Sonoma State University's Dr. Robert Eyler Discusses the Economics of the Wine Industry

Dr. Robert Eyler is Professor and the Frank Howard Allen Research Scholar of Economics at Sonoma State University (SSU) and the Director of the Center for Regional Economic Analysis at Sonoma State University, as well as Director of SSU’s Executive MBA program. Dr. Eyler specializes in research on macroeconomic and monetary policies, and is finalizing a textbook on monetary and banking topics. His academic work has focused on the economics of the wine industry, monetary policy and theory, derivative markets, and international finance. He heads up the SSU EMBA Program, one of the only kind in the U.S.

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How important is it for a new winery to understand the economics of the industry prior to launching another winery? Can’t they just wing it and hope for the best?

The importance of wine industry economics and starting another venture is on three fronts. First, the varietal chosen will imply specific competitive issues. For example, cabernet sauvignon is a difficult varietal to penetrate in terms of global firms, labels, and market crowding. Other varietals are less competitive, but also less lucrative based on branding. Second is the global economic issue. A new venture faces a global marketplace, and the new winery/label needs to consider those issues in terms of pricing and other matters. Finally, the new venture should know the microeconomics of the project in terms of cost of capital, financial market considerations in terms of debt/equity set up of the project, and costs in general. Combining these points should describe the economics of the venture well.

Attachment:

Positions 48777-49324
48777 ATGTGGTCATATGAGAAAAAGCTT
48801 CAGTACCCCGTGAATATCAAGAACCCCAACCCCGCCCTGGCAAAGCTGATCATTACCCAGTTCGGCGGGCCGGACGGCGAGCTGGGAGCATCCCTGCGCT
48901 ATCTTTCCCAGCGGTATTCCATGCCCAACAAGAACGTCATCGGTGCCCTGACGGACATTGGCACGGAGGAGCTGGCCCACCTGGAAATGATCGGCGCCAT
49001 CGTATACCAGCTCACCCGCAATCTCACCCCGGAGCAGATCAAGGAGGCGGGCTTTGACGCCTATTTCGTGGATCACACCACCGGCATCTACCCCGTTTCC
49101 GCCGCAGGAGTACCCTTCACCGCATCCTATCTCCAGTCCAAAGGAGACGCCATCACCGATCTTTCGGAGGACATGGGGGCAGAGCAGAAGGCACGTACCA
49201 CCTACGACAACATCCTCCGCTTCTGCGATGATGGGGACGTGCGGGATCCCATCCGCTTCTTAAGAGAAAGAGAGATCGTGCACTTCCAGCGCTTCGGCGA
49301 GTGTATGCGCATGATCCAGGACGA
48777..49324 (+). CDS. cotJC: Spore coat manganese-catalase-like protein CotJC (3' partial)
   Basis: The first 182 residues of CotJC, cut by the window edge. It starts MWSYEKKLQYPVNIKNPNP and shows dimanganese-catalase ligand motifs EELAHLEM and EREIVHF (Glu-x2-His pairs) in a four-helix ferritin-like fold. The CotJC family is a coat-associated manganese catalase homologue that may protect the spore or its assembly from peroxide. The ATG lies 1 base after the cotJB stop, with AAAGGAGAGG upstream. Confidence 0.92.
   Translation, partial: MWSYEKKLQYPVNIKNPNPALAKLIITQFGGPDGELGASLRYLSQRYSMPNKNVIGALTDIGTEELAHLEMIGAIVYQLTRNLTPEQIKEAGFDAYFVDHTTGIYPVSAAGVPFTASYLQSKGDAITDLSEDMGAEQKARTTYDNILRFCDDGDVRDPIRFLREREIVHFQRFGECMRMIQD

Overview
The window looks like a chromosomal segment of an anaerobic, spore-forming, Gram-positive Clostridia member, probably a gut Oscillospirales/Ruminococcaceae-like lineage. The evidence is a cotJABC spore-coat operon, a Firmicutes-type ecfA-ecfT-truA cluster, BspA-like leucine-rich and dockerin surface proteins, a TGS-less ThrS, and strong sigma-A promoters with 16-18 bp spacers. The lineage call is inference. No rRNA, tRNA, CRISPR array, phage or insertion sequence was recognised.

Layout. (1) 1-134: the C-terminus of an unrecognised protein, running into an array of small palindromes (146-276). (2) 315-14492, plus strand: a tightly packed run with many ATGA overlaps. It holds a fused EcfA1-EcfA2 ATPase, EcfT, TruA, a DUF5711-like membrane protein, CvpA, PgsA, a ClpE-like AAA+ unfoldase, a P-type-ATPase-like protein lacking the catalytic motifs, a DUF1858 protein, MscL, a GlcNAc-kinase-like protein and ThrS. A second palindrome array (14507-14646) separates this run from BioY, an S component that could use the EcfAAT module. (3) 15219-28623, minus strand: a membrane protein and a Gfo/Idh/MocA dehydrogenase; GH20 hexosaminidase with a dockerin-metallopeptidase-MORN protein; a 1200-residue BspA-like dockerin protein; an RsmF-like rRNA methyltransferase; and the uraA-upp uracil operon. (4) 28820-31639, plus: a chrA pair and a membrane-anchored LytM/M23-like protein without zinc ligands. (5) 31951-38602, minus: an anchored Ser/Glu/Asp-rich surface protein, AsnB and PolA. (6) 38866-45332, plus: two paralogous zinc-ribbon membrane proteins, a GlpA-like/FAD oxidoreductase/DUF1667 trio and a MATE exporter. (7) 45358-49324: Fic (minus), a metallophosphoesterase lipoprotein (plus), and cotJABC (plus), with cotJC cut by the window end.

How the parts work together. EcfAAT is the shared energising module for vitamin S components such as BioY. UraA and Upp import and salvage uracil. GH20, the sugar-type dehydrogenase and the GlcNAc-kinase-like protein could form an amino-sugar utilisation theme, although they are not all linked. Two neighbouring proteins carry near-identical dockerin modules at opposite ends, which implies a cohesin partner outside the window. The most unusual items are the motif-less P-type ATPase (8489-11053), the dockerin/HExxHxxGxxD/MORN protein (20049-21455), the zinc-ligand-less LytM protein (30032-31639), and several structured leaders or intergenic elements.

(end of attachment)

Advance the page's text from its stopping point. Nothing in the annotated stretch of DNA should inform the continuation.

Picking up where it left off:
Are there verifiable examples of winery start ups that have ignored “practical” and conventional wisdom and have nonetheless been successful in spite of a lack of understanding of the industry?

Not that I am aware of. I think there are some cult brands/labels which have been monster successes based on tasting scores, cult following, press blitz, that were beyond expectations, but I do not have an example where an ad hoc approach became a goldmine. This industry, at its core, is agricultural with value added manufacturing and marketing, and that takes a lot of work and planning to succeed.

As an economist, what is the economic outlook for 2012 and how do you think it will impact the wine industry?

For more than 25 years, The California Wine Club founders Bruce and Pam Boring have explored all corners of California’s wine country to find award-winning, handcrafted wine to share with the world. Each month, the club features a different small family winery and hand selects two of their best wines for members.

The global economy has a couple of rough spots. For example, the Chinese economy may see some slowdown (though not recession in 2012), which may slow down wine markets in East Asia. Europe is likely to become more price competitive worldwide as the Euro loses value in 2012 due to the Grecian debt crisis and the potential, lingering issues of new recession and continued debt issues in Europe. That is likely the larger threat to U.S. wineries. In the U.S., continued recovery is forecast for 2012, which means 2012 should be a good year for the wine industry, especially since the U.S. glut of wine has been reversed since 2009.

Trends and predictions are everywhere. How accurate are the predicted trends for the wine industry overall? Can they be counted on to provide an accurate assessment of the future?

Almost every prediction I have seen boils down to supply and demand (of course, from an economist comes that simple answer). However, the grape prices, which drive the bottle prices because there is little mystery about the price of grapes for most wineries, are driven by surpluses and shortages. The recent reset of price points is a function of supply and demand moving more toward excess demand in 2012 (prices rising) from excess supply conditions in 2009-11 (prices falling). They are generally fairly robust (see Steven Cuellar's work at Sonoma State and Sonoma Research Associates for more).